Another knot frequently used in Persian carpets is the Jufti knot, which is tied around four warps instead of two. [5] [1] A serviceable carpet can be made with jufti knots, and jufti knots are sometimes used in large single-colour areas of a rug, for example in the field, to save on material. However, as carpets woven wholly or partly with the jufti knot need only half the amount of pile yarn compared to traditionally woven carpets, their pile is less resistant to wear, and these rugs do not last as long. [8]

Other knots

Another variant of knot is known from early Spanish rugs. The Spanish knot or single-warp knot, is tied around one single warp. Some of the rug fragments excavated by A. Stein in Turfan seem to be woven with a single knot. Single knot weavings are also known from Egyptian Coptic pile rugs. [9]

See also

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Knot density

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Soumak weave in which coloured weft threads are wrapped over and under the warp threads

Soumak is a tapestry technique of weaving strong and decorative textiles used as rugs and domestic bags. Baks used for bedding are known as Soumak Mafrash. Soumak is a type of flat weave, somewhat resembling but stronger and thicker than kilim, with a smooth front face and a ragged back, where kilim is smooth both sides. Soumak lacks the slits characteristic of kilim, as it is usually woven with supplementary weft threads as continuous supports.

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Swedish carpets and rugs

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Oriental Carpet Manufacturers

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Lazy line

A lazy line or section line is a technical feature of weaving which describes visible diagonal joins within a woven textile. It results from interlacing wefts joining adjacent warp sections woven at different times. Successive rows of turnarounds of discontinuous wefts create a diagonal line which, in pile rugs, is best seen from the back side, and from the front side only if the pile is heavily worn. A lazy line is created when the weaver does not finish a rug line by line from one side to the other, but sequentially finishes one area after the other.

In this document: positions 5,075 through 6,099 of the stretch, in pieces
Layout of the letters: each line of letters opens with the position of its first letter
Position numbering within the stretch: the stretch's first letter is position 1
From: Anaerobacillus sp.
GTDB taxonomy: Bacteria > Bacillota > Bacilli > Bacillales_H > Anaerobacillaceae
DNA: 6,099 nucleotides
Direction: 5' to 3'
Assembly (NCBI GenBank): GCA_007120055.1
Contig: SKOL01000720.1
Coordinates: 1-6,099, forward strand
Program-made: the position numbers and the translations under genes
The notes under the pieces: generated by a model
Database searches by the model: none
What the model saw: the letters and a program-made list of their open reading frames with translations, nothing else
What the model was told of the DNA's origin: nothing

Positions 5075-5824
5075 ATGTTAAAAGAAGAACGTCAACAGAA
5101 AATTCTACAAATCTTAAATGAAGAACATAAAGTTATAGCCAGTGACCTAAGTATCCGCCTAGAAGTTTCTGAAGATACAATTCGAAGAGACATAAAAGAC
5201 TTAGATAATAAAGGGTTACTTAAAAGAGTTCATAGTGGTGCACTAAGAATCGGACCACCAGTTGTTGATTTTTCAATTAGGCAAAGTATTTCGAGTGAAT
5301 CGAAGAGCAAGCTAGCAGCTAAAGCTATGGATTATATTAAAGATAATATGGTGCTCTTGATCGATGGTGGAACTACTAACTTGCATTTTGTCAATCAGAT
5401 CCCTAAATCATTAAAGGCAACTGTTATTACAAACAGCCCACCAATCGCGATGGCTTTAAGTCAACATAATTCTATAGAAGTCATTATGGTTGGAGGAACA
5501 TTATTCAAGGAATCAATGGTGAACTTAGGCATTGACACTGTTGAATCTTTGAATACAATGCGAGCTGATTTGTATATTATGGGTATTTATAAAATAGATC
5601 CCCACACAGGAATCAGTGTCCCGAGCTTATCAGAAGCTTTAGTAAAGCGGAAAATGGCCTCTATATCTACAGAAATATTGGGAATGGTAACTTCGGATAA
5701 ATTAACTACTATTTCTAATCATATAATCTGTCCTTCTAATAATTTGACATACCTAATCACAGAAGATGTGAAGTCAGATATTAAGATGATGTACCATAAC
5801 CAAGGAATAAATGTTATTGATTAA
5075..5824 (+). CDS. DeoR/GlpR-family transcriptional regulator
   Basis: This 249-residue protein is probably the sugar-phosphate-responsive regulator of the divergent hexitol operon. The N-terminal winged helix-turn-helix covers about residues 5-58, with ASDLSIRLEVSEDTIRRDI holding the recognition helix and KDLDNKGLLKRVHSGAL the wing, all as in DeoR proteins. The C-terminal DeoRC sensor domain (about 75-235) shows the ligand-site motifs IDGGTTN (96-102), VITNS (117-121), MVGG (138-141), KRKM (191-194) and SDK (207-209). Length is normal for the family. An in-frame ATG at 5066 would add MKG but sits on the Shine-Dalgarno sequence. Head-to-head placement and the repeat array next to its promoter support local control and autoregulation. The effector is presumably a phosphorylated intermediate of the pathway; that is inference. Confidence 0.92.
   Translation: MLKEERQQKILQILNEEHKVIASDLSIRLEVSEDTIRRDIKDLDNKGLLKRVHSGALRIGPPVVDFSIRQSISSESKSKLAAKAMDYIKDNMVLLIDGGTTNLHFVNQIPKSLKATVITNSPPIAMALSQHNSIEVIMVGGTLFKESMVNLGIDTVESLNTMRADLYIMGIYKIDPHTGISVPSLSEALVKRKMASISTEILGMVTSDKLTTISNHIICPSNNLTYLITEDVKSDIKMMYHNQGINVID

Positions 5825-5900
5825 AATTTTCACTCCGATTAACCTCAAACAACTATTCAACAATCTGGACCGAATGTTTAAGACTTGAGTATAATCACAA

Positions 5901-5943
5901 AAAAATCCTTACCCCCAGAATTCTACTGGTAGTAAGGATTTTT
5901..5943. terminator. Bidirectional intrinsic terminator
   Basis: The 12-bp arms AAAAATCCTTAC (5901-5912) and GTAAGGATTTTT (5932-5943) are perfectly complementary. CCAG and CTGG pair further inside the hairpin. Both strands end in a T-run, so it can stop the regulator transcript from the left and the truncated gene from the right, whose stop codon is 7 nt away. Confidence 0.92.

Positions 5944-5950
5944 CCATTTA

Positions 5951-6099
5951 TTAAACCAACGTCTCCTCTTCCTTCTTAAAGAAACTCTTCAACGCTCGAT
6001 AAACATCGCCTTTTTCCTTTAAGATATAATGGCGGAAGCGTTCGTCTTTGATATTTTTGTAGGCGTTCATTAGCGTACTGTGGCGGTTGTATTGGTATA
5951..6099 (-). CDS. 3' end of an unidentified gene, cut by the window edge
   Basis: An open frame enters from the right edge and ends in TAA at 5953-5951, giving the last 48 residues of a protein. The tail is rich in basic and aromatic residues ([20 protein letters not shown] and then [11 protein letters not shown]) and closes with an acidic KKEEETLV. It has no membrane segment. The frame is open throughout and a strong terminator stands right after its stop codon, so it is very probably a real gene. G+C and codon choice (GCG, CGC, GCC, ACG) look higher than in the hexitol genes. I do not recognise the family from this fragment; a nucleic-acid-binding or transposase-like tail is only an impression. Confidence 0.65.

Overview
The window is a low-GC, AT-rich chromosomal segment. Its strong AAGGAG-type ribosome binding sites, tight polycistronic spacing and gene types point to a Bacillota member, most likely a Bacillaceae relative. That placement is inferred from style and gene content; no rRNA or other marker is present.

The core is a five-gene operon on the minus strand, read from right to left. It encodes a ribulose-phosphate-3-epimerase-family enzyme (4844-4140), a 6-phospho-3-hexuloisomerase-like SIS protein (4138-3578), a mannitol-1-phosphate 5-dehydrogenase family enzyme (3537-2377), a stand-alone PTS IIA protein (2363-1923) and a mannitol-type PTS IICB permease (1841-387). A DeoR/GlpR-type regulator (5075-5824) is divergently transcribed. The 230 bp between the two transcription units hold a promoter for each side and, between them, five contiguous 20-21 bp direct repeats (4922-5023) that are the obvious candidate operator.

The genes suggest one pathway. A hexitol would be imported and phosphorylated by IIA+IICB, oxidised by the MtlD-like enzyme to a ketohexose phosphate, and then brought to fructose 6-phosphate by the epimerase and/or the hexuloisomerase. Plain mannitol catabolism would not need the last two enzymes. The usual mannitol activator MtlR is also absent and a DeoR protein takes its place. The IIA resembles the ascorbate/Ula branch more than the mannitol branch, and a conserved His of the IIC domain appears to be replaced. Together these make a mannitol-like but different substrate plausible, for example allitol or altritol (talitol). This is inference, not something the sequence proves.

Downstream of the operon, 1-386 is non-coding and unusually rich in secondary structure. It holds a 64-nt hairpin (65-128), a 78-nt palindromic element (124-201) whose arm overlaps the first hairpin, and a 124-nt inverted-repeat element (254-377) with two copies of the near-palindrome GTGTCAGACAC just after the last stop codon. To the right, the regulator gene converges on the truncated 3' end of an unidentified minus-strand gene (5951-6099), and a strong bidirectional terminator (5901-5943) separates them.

Turkeywork knotted-pile textile popular for furnishings in 17th century England

Turkeywork is a knotted-and-cut pile furnishing textile produced in England from the sixteenth to the mid-eighteenth centuries. Turkeywork was used for table carpets, cupboard carpets, cushions, and especially for matched sets of upholstery for chair seats and backs.

References

  1. 1 2 Goswami, K.K.; ed. (2009). Advances in Carpet Manufacture, p.239. Woodhead Publishing in Textiles: Number 87 (The Textile Institute). ISBN   9781845695859. "The two most common types of knot used in an oriental carpet are the Persian knot and the Turkish knot."
  2. Goswami (2009), p.220.
  3. Rosemary Troy Krill (2010). Early American Decorative Arts, 1620-1860: A Handbook for Interpreters, p.248. Rowman Altamira. ISBN   9780759119468.
  4. (1921). Tariff Information Surveys , p.15. U.S. Government Printing Office. [ISBN unspecified].
  5. 1 2 Eilland, Murray L. Jr.; Eilland, Murray III (1998). Oriental Rugs - A Complete Guide (revised ed.). London: Callmann & King Ltd.
  6. Conserved in the Hermitage Museum, St. Petersburg.
  7. "Turkeywork". Getty Art & Architecture Thesaurus. Retrieved 16 May 2018.
  8. 1 2 3 4 5 Edwards, A. Cecil (1975). The Persian carpet: a survey of the carpet-weaving industry of Persia (Reprinted 1952 ed.). London: Duckworth. ISBN   978-0715602560.
  9. Eilland, Murray L. Jr.; Eilland, Murray III (1998). Oriental Rugs - A Complete Guide (revised ed.). London: Callmann & King Ltd. pp. 37–38. ISBN   978-0821225486.